Sunday, February 25, 2007

A Day Out

My inner Grinch was outed for a second.

"The noise, noise, NOISE ..." I said to Joe who immediately got the reference. The Science Center had a Superhero exhibit and there were pictures of Marvel Superheros everywhere. But even more there were kids. Thousands of kids. Screaming. Crying. Whining. Yelling. Laughing. Kids. Suddenly I realized that Ontarians are having way more sex that I had ever thought.

We were both tired. But we bravely carried on. We looked at exhibits, tried out the activity centers, and got a kick out of watching Joseph have so much fun. He's just shy of his teen years and is growing into a really good human being. Ruby, his new sister, fussed a bit but her eyes were caught by all the colours, sounds and activities. After staring at a fantastical world she fell sound asleep.

I pulled the wheelchair up to a series of picnic style tables that were set up for kids to colour and make their own comic books. Adults had taken over one end and most sat staring into space picturing the days before children no doubt. A little boy, only slightly out of infancy, slipped off the bench and fell to the floor. The child, amazingly, did not cry. He just looked a trifle confused as he looked from under the table out to the world.

To my right a blurr of activity and a young man raced towards the fallen child. Everyone stopped. For a moment the room seemed almost silent. We all saw, at once, that the rescuer had Down Syndrome. His eyes were intent on the child and his hands reached out. Horror was all over the faces of everyone.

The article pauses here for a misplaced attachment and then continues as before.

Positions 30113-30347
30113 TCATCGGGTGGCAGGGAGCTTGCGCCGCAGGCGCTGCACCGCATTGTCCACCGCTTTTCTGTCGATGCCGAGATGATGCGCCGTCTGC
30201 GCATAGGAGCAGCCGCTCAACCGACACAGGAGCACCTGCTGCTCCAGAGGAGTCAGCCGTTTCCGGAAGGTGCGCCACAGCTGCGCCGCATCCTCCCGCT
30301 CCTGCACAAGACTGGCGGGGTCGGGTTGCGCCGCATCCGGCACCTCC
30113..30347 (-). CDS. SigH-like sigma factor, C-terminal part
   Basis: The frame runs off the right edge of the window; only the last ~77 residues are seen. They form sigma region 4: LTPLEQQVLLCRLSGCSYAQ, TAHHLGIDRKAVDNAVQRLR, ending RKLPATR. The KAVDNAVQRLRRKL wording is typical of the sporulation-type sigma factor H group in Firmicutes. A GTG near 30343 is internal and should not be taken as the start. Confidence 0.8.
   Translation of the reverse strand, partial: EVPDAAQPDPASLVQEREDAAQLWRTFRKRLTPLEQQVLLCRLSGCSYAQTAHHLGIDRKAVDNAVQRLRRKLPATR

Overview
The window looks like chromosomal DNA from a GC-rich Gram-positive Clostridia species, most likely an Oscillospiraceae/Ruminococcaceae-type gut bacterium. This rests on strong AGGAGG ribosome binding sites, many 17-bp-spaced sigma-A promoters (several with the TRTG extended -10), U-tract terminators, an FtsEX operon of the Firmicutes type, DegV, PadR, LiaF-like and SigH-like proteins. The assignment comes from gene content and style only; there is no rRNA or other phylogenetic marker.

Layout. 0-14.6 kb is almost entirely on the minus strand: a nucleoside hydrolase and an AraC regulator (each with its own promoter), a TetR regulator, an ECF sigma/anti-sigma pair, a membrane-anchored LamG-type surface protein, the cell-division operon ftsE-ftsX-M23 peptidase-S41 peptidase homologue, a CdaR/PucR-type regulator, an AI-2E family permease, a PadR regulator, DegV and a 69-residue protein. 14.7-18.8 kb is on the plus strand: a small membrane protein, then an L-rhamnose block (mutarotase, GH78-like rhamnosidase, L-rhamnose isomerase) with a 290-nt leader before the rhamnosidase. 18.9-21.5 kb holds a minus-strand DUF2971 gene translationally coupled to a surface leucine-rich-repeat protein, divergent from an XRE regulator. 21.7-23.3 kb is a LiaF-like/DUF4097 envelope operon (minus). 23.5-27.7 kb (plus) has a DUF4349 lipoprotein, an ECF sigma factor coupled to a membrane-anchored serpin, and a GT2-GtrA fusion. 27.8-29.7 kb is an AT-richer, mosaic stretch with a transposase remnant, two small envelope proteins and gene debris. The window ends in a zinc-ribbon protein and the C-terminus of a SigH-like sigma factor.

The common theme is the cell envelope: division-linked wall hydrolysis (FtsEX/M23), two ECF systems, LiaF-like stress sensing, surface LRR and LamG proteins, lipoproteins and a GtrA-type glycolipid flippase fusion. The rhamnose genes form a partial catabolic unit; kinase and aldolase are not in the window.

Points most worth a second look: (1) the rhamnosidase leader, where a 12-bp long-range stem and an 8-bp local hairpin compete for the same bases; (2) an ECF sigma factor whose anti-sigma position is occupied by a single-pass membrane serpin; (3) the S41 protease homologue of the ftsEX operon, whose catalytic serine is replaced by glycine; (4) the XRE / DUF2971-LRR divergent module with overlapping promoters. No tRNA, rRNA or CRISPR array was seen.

Including me.

I know that God gave many people with Down Syndrome a hole in their heart so that excess love has a means of escape. I know that they have a capacity for such deep kindness. I have been a recipient of their gentleness.

But, still, horror froze my face.

Mom suddenly noticed her babe under the table and before the young man with Down Syndrome could reach the boy she intervened and picked him up. The guy with Down Syndrome screeched to a halt and looked up. He saw everyone look at him. He was with another young fellow, I never saw anyone else with them but I doubt they were alone. He sat down on the bench and said, "I was just going to help."

God bless him. His heart. His willingness to intervene when all of us stood and watched.

But please, God, let someone teach him to stand back. To not rush in. That men do not reach out and touch, in any way, children they do not know. The child was not in danger. Not crying. Not needing any real help.

But he, the young man with Down Syndrome, needs help. He needs to understand that people already have a prejudice about those with intellectual disabilities.

"I don't want THEM moving in to the neighbourhood, I fear for the safety of my children."

You know what that means.

So do I.

His intent, I'm sure was pure. But in the eyes of those watching, their fears were confirmed. It's prejudice. It's wrong. It shouldn't be. But it is. And because it is he needs to learn some difficult lessons. But they are lessons we've all learned.

Teach him how to stand by.

Like we all did.

Teach him the ways of social coldness.

Like we all are.

Teach him to bind up his heart.

Like we all do.

The world is dangerous when you are different.

The world judges you when you are different.

The world is not safe on so many different levels.

Forgive me. I know that many will want me to say that he doesn't need to change, the world does. And of course I agree.

But until the world changes ...

he needs to.


justme said...

Well that sucks.

lina said...